The mother of the 32-year-old woman killed amid the violence at a white supremacist rally in Charlottesville, Va., said on Friday she has not spoken with President Trump — and she is not planning to.
ABC News's Robin Roberts asked Susan Bro, the mother of Heather Heyer, if she has spoken to the president in the wake of her daughter's death.
"I have not and now I will not," Bro said on "Good Morning America," adding she had received dozens of missed calls from the White House on Wednesday, which was the day of her daughter's funeral.
"I'm not talking to the president now. I'm sorry, after what he said about my child. It's not that I saw somebody else's tweets about him. I saw an actual clip of him at a press conference equating the protesters, like Ms. Heyer, with the KKK and the white supremacists," she said.
Bro was referring to a press conference the president gave at Trump Tower on Tuesday in which he laid blame on "both sides" for the violence in Charlottesville and said not everyone attending the white supremacist rally, which was organized to protest the removal of a statue of Confederate Gen. Robert E. Lee, was a white supremacist.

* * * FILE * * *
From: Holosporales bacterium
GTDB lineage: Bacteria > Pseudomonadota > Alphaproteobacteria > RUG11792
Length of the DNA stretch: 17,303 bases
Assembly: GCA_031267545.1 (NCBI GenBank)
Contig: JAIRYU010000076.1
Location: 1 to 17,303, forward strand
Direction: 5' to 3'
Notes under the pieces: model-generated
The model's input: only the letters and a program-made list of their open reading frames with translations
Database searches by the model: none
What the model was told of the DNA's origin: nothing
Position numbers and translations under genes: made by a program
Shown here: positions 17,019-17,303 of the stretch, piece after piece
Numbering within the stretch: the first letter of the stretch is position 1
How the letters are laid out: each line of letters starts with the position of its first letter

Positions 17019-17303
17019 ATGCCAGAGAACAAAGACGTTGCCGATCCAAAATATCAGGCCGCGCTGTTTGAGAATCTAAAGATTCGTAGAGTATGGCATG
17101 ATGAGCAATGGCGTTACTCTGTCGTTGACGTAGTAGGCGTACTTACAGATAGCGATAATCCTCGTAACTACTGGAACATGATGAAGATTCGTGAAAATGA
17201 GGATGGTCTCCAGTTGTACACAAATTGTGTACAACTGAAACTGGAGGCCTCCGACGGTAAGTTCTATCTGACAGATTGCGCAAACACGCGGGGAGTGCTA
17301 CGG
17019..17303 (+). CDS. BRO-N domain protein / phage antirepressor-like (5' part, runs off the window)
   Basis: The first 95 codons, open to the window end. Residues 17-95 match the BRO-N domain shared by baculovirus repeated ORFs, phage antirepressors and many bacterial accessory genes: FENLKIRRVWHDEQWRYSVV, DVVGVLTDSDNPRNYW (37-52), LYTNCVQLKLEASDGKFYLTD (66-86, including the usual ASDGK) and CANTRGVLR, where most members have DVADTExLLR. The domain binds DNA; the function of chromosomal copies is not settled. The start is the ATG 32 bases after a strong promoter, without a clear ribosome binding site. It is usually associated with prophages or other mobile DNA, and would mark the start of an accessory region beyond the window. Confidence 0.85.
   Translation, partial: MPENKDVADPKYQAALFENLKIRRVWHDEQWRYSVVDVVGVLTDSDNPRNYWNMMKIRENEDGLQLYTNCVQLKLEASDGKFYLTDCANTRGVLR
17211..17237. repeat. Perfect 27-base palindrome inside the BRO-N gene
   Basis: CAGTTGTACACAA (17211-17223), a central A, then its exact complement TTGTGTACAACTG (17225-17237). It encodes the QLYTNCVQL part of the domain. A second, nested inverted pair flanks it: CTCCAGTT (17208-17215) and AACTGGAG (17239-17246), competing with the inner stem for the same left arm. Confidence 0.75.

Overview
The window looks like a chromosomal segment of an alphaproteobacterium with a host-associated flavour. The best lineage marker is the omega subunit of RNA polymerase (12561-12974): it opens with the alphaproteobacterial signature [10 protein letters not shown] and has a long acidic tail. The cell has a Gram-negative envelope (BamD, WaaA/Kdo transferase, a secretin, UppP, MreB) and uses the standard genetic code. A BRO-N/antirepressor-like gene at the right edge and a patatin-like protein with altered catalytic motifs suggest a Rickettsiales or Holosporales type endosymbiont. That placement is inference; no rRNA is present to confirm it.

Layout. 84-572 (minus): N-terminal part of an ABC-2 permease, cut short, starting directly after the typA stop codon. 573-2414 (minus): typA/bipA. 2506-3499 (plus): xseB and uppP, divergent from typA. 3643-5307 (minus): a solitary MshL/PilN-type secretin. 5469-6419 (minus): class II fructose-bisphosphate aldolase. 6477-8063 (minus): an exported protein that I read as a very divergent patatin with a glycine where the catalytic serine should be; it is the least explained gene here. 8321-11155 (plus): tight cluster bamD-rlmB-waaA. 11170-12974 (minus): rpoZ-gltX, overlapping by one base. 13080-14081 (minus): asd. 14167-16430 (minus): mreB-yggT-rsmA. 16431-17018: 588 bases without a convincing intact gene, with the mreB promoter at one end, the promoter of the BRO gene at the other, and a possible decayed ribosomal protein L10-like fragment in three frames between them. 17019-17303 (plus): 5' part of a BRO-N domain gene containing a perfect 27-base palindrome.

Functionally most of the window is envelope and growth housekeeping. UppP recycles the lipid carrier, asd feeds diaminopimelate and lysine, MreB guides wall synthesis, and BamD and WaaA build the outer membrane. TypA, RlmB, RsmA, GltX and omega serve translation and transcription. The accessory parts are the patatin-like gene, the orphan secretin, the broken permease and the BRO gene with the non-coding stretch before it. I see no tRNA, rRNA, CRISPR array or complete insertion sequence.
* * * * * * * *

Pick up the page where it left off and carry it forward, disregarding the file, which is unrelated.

There were some "very fine people" on both sides of the protest, Trump said.
Heyer was killed on Saturday when a car, allegedly driven a man with white supremacist ties, rammed into a crowd of people protesting the rally. Nineteen others were injured. The alleged driver, James Alex Fields Jr., was arrested and charged with second-degree murder.
Trump dedicated a tweet to Heyer on Wednesday, saying "she will long be remembered by all."
Memorial service today for beautiful and incredible Heather Heyer, a truly special young woman. She will be long remembered by all!— Donald J. Trump (@realDonaldTrump) August 16, 2017
"You can't wash this one away by shaking my hand and saying 'I'm sorry.' I'm not forgiving for that," Bro said.
The White House had previously said it was trying to find a time to set up a phone call between Trump and Bro.
Trump has face a barrage of bipartisan criticism for his remarks, which many interpret as defending neo-Nazis and other white supremacists.
Bro told NBC News on Thursday she's received death threats since her daughter's death.
"They tried to kill my child to shut her up. Well, guess what? You just magnified her,” Bro said at Heyer’s funeral on Wednesday.